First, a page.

IU legal expert offers tips on writing reviews that won’t invite lawsuits.
After a horrible experience with a major retailer earlier this year, I decided to air my grievances online.
I was convinced the entire world needed to know just how poorly this loyal, long-time customer had been treated.
Still fuming when I got back home, I sat down at the computer and pounded out a well-reasoned explanation for how the store manager broke ever tenet of customer service in the book, and why the business would never get another penny out of me.
But I held off posting the review on my Facebook page or other online sites. The process of writing had, thankfully, purged much of my anger — and brought me back, at least temporarily, to my senses.
I may be lucky I didn’t post that scathing critique (as well-written and factual as it was, IMHO). Businesses are watching online reviews and, increasingly, striking back with retraction demands — even lawsuits.
Google “bad review and lawsuits” and you’ll find a lot of examples:
• An Arizona woman sued last year after posting a bad review on Yelp about allegedly shoddy work done by an auto repair shop.
• In Utah, a couple fined $3,500 by a business (they hadn’t read the fine print on the company’s website which included a “non-disparagement” clause) for writing a bad review on RipoffReport after an online retailer failed to deliver a Christmas gift.
• A Virginia woman sued for $750,000 by a contractor for negative reviews she posted on Angie’s List and other sites.
“Businesses aren’t used to being effectively criticized,” said Paul Alan Levy, an attorney with Public Citizen, a nonprofit consumer rights advocacy group and think tank based in Washington, D.C.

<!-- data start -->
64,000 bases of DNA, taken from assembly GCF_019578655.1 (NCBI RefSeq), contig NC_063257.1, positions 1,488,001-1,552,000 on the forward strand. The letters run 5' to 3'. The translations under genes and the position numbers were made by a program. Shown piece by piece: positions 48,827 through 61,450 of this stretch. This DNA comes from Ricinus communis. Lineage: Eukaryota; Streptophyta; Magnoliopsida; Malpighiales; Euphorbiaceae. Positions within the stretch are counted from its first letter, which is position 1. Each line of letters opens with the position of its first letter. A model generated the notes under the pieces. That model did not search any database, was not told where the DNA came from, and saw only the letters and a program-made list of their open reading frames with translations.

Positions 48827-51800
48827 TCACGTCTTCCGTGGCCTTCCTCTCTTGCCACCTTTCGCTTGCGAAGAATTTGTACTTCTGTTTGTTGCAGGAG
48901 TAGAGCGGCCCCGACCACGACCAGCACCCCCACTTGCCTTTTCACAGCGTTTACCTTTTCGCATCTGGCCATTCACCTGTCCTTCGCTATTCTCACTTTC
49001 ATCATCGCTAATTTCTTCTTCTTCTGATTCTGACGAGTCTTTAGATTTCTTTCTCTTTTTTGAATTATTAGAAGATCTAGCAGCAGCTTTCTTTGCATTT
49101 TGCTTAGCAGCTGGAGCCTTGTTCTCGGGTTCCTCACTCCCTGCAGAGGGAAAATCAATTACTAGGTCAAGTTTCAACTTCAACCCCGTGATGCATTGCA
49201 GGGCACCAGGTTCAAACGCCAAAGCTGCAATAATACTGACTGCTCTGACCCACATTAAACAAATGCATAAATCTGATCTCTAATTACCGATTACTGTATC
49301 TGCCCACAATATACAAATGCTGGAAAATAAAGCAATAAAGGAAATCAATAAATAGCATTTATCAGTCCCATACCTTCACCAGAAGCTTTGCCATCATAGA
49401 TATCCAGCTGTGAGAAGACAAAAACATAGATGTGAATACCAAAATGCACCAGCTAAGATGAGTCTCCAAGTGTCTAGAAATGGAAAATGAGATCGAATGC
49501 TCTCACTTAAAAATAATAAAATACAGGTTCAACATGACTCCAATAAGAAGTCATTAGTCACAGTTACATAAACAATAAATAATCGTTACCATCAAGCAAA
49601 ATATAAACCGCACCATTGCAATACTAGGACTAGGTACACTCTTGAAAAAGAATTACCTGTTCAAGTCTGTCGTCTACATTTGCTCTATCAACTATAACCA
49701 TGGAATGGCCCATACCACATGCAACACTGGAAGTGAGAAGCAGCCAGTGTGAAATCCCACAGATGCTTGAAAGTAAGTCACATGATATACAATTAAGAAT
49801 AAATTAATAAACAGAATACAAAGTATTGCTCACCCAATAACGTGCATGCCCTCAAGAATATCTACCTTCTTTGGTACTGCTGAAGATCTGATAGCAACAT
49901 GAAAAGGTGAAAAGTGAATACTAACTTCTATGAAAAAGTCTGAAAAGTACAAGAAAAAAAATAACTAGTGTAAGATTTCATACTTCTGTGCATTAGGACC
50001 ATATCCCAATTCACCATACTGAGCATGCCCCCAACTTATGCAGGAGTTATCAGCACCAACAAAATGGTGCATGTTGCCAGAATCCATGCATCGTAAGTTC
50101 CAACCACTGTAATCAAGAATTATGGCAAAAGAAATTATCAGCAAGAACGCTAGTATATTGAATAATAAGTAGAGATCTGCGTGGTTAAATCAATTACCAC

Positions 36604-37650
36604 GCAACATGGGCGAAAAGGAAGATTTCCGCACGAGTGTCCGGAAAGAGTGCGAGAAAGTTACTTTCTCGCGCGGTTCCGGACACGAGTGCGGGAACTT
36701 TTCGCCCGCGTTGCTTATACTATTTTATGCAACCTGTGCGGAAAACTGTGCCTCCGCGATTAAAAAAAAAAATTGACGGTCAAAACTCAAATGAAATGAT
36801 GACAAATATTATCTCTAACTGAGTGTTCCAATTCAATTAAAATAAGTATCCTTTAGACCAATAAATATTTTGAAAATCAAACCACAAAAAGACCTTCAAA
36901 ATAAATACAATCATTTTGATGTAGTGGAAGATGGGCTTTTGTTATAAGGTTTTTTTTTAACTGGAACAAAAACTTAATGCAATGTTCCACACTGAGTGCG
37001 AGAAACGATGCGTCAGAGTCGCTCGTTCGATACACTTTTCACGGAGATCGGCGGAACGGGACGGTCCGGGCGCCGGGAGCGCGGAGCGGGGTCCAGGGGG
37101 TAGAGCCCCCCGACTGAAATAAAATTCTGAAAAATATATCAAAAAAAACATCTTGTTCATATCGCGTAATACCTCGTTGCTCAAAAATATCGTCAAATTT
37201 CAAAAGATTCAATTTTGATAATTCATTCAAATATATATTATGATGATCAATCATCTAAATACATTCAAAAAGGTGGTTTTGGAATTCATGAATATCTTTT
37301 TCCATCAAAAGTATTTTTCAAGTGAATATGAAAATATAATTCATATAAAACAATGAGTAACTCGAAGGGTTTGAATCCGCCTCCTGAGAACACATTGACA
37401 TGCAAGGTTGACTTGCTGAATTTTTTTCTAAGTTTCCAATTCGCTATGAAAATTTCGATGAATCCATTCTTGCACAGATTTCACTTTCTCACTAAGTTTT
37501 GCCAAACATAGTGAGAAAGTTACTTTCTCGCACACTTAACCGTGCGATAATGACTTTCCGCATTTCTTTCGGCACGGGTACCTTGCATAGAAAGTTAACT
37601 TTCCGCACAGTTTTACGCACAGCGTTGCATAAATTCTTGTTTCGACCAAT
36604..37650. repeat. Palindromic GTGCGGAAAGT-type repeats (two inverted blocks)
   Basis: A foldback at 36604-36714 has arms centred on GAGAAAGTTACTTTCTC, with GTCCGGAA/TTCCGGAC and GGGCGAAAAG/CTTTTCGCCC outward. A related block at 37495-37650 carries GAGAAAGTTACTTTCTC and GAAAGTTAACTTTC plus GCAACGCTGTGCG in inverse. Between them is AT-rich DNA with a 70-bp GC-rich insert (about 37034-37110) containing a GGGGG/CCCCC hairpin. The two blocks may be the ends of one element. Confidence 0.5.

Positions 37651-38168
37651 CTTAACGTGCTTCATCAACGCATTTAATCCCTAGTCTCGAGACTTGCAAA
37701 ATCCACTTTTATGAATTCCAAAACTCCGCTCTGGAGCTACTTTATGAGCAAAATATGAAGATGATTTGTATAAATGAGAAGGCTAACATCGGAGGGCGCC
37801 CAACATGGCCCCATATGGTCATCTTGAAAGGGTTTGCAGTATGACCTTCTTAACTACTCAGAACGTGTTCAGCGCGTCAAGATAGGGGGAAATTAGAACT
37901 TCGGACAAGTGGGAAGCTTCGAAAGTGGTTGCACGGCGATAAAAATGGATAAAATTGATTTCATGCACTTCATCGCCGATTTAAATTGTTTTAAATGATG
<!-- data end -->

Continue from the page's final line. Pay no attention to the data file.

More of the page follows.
“Now, people can broadcast their complaints much more broadly and, plainly, the businesses that are targeted don’t like it.”
Retaliation against bad reviews, Levy said, is growing as the Internet becomes an increasingly important tool of commerce.
A 2012 study by the Graziadio School of Business and Management at Pepperdine University revealed 86 percent of households do online research — including checking other customers’ reviews — before making purchases ranging from dinner to a new roof. Positive reviews, the study found, strongly influence decisions on where we spend our money.
In another study this year by Woodbury University School of Business, nearly 30 percent of business owners said they count on review sites such as Yelp, Google+ and Yahoo to promote their businesses. The study also found that 49 percent of businesses monitor our online praises and jabs.
There’s a reason for that vigilance: The study revealed good reviews are critical and translate into more profits, while a ratings drop from 4.5 stars to 3.5 stars can cut revenues by 10 percent or more.
An off-the-cuff statement to a friend in a coffee shop isn’t likely to get you in trouble, but the same statement posted online is going to be seen by a lot more people — and attract a lot more attention, explained James P. Nehf, a law professor at the Indiana University Robert H. McKinney School of Law in Indianapolis.
“The Internet and social media offer anyone the ability to communicate with a wide audience almost immediately with a few taps on a keyboard or touch screen,” he said.